July 8, 2009 (UPDATED JULY12) –Inbee Park, a two-time Nevada State High School Champion while playing golf for Las Vegas' Bishop Gorman High School, defends her 2008 US Women's Open title this week at the par 71, 6,740-yard Saucon Valley Country Club in Bethlehem, PA. Park, who has played a lot of golf at Las Vegas' Badlands Golf Club, became the youngest champion in Open history last year when she won the title at 19, and is looking forward to the challenge of 2009. "I think (the course) definitely favors the long hitters," Park said during her pre-tournament press conference. "I mean, the course is playing fairly long, even without any rain." LIVE RESULTS. Park was 10-over par after three rounds and looked very unlikely to repeat.
UPDATE: Women's Southern Nevada Golf Association President Sherry Corsello was at the Open serving as a television volunteer where she was assisting the on-course camera operator following the leaders establish position and move through the course. Corsello spent a bit of time with the Park pairing on day one, reporting back by email that Park was struggling and looked frustrated by her play. "Not a good day," Corsello reported. "Greens were very unduly. Difficult to hold. Park was firing at pins but couldn't make a putt. In numerous greenside bunkers. She seemed a bit frustrated. Seemed to be hitting good tee shots just couldn't capitalize."
"It's pretty dry out there right now, but it's playing a bit long. If it gets any rain, it's definitely advantage for longer hitters. I would say around the greens, the good putting players will have a good week, too, because there's a lot of breaks on the greens, and you really have to read the greens very good." Park is struggling in 2009 as she enters the event 58th on the LPGA Tour money list and with a best finish of 14th at the LPGA Championship, but she thinks things are changing.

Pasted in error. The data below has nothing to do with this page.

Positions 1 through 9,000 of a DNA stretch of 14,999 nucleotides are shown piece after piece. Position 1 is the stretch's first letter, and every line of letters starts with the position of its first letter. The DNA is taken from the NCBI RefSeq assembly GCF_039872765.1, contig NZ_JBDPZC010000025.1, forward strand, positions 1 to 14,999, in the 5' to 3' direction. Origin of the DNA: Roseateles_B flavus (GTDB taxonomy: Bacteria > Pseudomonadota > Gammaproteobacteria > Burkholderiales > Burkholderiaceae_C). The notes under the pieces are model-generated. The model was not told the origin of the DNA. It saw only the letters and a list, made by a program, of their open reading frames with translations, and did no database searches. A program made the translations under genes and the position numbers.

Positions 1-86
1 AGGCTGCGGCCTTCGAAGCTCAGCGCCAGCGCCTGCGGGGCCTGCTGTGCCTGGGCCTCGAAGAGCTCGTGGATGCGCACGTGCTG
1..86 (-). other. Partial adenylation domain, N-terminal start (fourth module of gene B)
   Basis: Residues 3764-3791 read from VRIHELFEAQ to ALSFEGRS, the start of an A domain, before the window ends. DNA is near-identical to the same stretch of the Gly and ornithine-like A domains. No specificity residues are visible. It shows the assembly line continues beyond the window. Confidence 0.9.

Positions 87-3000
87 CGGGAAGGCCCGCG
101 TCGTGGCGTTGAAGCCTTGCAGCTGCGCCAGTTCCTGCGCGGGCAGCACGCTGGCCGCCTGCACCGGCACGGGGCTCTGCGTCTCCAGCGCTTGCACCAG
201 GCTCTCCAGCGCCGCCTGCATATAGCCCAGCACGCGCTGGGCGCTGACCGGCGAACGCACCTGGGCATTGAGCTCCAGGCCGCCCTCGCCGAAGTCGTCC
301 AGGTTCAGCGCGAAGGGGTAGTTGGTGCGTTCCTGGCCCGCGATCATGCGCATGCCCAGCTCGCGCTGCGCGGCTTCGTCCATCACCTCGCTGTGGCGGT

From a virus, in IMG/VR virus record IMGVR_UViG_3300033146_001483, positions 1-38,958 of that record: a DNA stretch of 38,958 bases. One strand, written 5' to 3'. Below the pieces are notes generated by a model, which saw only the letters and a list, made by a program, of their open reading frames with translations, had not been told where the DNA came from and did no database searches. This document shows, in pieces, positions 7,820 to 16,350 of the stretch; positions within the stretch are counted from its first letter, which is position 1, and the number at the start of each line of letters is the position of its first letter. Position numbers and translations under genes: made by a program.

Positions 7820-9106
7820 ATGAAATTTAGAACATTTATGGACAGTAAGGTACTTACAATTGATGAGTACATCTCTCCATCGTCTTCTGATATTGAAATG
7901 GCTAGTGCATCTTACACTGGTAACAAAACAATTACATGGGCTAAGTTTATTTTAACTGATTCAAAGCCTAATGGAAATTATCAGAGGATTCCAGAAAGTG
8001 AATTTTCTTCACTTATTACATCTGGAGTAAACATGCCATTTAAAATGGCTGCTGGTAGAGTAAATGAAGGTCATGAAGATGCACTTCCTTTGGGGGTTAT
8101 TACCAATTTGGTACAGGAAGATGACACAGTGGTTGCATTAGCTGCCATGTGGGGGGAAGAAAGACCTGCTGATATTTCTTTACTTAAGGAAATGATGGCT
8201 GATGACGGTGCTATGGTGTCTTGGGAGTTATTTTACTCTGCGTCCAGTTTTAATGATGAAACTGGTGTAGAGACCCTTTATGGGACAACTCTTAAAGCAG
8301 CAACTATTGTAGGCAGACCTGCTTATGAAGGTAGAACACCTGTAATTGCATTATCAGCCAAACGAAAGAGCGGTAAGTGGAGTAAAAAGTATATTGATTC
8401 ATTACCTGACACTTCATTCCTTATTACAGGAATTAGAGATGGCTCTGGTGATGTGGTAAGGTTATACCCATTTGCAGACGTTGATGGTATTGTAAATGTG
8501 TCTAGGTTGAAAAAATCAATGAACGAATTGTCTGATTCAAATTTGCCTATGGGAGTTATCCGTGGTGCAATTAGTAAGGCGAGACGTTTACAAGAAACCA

"I think I really feel like my game is coming back since last month," said Park, who also said she is driving the ball about 15 yards longer, opn average, than last year. "It's coming back, and I been really preparing myself to play in this event, and this is the event. This is the event I've been waiting all year. I mean, all last year and all this year I've been waiting to play in this event. I'm very excited to be here, and this course really reminds me of the last year's course. I mean, I'm just very thrilled to be here, and I'm looking very forward to playing."
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US Women's Open Las Vegas golf notes: Former University of Nevada, Las Vegas (UNLV) golfer Sunny Oh is also in the Open field. Oh has played in one LPGA Tour event in 2009, missing the cut. Entering the Open, she was 64th on the LPGA Tour Duramed Futures Tour money list. Among her many achievements at UNLV was an 11th place finish at the NCAA Championship, a victory at the 2003 NCAA West Regional, top ten finishes in half of her events played in 2002, and a win at the 2004 Mountain West Conference Championship. She was ranked as high as 16th nationally and was the conference player of the year in 2004 when she won five events.
Las Vegas golfer Natalie Gulbis is missing her first US Open in eight years. Gulbis, who finished 4th at the Open in 2005, missed out on exemption when the USGA changed the guidelines for this year. Gulbis was 26th on the money list at the time of exemptions–she is now 33rd–and only the top 10 through June 1 earned exemptions, while the top 50 from 2008 were also granted invites. Due to injuries, Gulbis finished 56th on the list in 2008. But Gulbis was still making big news as Golfweek reported that she was one of several LPGA Tour players who signed and sent a letter to the LPGA Tour board requesting the resignation of LPGA Tour commissioner Carolyn Bivens. Some of the other players reportedly signing the letter included other big guns Lorena Ochoa, Paula Creamer, Cristie Kerr and Morgan Pressel. Much more on this is sure to come. The LPGA Tour is losing events and players have been unhappy with how the commissioner is operating the Tour.